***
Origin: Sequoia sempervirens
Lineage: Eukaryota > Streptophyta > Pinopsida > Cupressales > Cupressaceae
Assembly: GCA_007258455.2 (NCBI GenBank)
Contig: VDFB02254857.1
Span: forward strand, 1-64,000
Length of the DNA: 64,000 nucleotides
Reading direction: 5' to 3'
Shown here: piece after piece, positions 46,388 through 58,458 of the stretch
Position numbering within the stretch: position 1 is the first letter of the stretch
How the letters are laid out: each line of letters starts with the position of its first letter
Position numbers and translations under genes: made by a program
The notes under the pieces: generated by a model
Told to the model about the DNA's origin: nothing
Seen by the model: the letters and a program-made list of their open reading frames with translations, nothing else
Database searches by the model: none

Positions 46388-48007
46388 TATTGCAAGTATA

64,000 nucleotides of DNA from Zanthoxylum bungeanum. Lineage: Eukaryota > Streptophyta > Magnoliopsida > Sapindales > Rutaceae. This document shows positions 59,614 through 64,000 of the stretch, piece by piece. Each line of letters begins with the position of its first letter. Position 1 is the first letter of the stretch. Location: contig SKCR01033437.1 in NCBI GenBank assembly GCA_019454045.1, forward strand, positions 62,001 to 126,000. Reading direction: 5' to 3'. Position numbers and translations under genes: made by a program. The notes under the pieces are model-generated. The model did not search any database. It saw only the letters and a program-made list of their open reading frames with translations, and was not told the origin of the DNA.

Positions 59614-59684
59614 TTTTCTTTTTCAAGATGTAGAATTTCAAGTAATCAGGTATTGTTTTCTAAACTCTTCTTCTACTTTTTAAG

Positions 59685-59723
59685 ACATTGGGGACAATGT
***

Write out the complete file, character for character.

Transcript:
Origin: Sequoia sempervirens
Lineage: Eukaryota > Streptophyta > Pinopsida > Cupressales > Cupressaceae
Assembly: GCA_007258455.2 (NCBI GenBank)
Contig: VDFB02254857.1
Span: forward strand, 1-64,000
Length of the DNA: 64,000 nucleotides
Reading direction: 5' to 3'
Shown here: piece after piece, positions 46,388 through 58,458 of the stretch
Position numbering within the stretch: position 1 is the first letter of the stretch
How the letters are laid out: each line of letters starts with the position of its first letter
Position numbers and translations under genes: made by a program
The notes under the pieces: generated by a model
Told to the model about the DNA's origin: nothing
Seen by the model: the letters and a program-made list of their open reading frames with translations, nothing else
Database searches by the model: none

Positions 46388-48007
46388 TATTGCAAGTATA

64,000 nucleotides of DNA from Zanthoxylum bungeanum. Lineage: Eukaryota > Streptophyta > Magnoliopsida > Sapindales > Rutaceae. This document shows positions 59,614 through 64,000 of the stretch, piece by piece. Each line of letters begins with the position of its first letter. Position 1 is the first letter of the stretch. Location: contig SKCR01033437.1 in NCBI GenBank assembly GCA_019454045.1, forward strand, positions 62,001 to 126,000. Reading direction: 5' to 3'. Position numbers and translations under genes: made by a program. The notes under the pieces are model-generated. The model did not search any database. It saw only the letters and a program-made list of their open reading frames with translations, and was not told the origin of the DNA.

Positions 59614-59684
59614 TTTTCTTTTTCAAGATGTAGAATTTCAAGTAATCAGGTATTGTTTTCTAAACTCTTCTTCTACTTTTTAAG

Positions 59685-59723
59685 ACATTGGGGACAATGT